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Feb 1, 2010 10:52 PM

french style macaroons at MochaBleu Teaneck!

I had a recent meal at MochaBleu in Teaneck, and finished it off with coffee and a plate of the prettiest little macarroons. These are the kind that until now Id only read about and seen pictures of. Not the coconut from a can, but light crispy, flat macaroons, sandwiching different fillings. My favorite was the green ones, that were pistachio, filled with a nutty cream. My son loved the pink one that had a fruity jam filling. And i think the blue one was a nutty vanilla...
Would make an eye-catching gift for someone who would appreciate!

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  1. Those are macarons, not macaroons. That is to say that while they are sometimes called French macaroons, people doing so are in error. Interestingly, wikipedia calls them both, but the description has no resemblance to a macaroon. Macarons are cookies, often colored and containing filling like a sandwich cookie, that are meringue based.

    1 Reply
    1. This is a very good option for Pesach as it contains only almond flour, egg white and sugar (plus whatever flavoring you want to add). And pretty easy to make if you've ever worked with meringue (and even if you haven't).

      4 Replies
      1. re: ferret

        Every recipe I read (including the link from Ahuvas above) mentions that they are actually more difficult than standard meringues. I can make meringues practically in my sleep, but I haven't had the nerve to try these. Am I worrying too much?

        1. re: queenscook

          They're clearly not a standard meringue, more of a meringue-batter. You're going to fold in the almonds and sugar so it will deflate the meringue somewhat (which is what you want). So you just need to be aware that too vigorous a fold will deflate the end product (will still be good, just not exactly right). The most critical step, in my opinion, is letting them sit for about 1/2 hour to form a "skin" before baking. And feel free to use egg whites from a carton (I have a French chef friend who says the French actually do it this way because their food safety laws would require hand-washing after cracking each egg). Here are some creative recipes to start with:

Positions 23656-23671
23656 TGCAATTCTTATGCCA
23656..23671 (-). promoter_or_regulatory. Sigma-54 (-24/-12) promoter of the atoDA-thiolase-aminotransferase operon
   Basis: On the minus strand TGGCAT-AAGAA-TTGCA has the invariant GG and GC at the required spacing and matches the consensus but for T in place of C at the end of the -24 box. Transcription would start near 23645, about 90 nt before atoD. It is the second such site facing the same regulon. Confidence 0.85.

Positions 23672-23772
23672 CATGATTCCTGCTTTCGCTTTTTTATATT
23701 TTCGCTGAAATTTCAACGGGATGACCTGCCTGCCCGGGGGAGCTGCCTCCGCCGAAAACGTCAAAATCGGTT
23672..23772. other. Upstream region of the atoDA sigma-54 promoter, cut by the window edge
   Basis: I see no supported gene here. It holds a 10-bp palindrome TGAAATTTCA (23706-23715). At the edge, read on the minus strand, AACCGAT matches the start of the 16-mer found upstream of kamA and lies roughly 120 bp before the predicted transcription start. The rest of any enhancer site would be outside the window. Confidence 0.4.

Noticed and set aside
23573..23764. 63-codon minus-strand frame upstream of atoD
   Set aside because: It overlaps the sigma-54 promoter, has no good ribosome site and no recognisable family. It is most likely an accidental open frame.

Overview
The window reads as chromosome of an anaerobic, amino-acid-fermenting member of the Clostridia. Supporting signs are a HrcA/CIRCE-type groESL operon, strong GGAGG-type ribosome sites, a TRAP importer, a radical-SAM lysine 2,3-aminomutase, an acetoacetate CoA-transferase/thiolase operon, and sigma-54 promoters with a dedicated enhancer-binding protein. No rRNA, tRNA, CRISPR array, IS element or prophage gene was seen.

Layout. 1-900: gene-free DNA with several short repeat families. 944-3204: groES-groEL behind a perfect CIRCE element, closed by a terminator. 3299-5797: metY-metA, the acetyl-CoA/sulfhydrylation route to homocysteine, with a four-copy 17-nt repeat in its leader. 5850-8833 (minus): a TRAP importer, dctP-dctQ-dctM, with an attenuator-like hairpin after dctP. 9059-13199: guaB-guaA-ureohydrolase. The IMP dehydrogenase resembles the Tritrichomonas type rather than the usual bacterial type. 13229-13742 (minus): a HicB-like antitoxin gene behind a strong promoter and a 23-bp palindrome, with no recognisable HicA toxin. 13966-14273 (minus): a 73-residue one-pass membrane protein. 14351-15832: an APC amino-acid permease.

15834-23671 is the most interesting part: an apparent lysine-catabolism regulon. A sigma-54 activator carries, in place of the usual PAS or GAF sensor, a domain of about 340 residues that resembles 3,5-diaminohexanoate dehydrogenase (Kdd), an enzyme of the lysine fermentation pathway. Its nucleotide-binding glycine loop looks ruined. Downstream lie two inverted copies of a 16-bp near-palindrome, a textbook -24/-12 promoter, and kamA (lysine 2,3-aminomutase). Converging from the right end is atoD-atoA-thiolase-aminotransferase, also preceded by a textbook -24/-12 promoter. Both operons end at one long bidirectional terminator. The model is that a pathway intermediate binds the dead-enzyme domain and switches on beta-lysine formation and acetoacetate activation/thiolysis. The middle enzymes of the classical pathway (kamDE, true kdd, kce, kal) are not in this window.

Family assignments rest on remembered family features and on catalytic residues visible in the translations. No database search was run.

Give it a try, what's the worst that can happen?

          1. re: ferret

            The only way to know is to try! Most recipes also recommend aging the egg whites .

            Here are some other links I have collected over time about making macarons:





            1. re: ahuvas

              OK, OK, you've convinced me. I'll try to give them a try sometime soon. Of course, I've never had them before, so I won't really be able to tell if they're on target, but they certainly look appealing.

      2. I am working with some bakers to make the French macarons (also a Spanish and Italian style). if you think these are like making meringues, good luck, even with the right convection oven and perfect timing they are nearly impossible to have them come out properly. if you found a place in teaneck that makes them good you are lucky. there are a few places here in nyc but only one kosher (that i think are good enough to actually eat, i dont think they will ship, but you can call). most of the recipes are not in english and they read like a chemistry experiment.
        PS if you want the number just email me at

        6 Replies
        1. re: sam7633

          "Want the number" . . . for what? Are you trying to sell something? If so, Chowhound rules are that you make that known.

          Although I haven't actually tried to make them (despite what I wrote last February), I have seen enough talk on food blogs to know that they are not impossible for a home cook to make, and your discouragement (and the fact that this is your sole post) seems to imply you have something to sell.

          1. re: queenscook

            QC -- my shul did a baking demo with Paula Shoyer last month and I got help her do a lot of the prep.

            This is a MAJOR potchke dessert warned. If you plan to spend 6 hours in your kitchen, then you will spend 4.8 of them working on the macarons alone.
            (80/20 rule)

            1. re: queenscook

              my bad, was just looking for help in cooking them. your right they are a snap

              1. re: sam7633

                there was an article in jewish week last year abour french macarons- It said that at least last year My Most Favorite Dessert Company was going to have kosher for passover french macarons and introduce other flavors for the year

            2. re: sam7633

              They truly are not that difficult. I went through about 3 or 4 test batches before getting a good result but it's just not that hard. The key steps are room temp egg whites and letting the macarons sit before baking (helps them get puffier). This site goes step-by-step: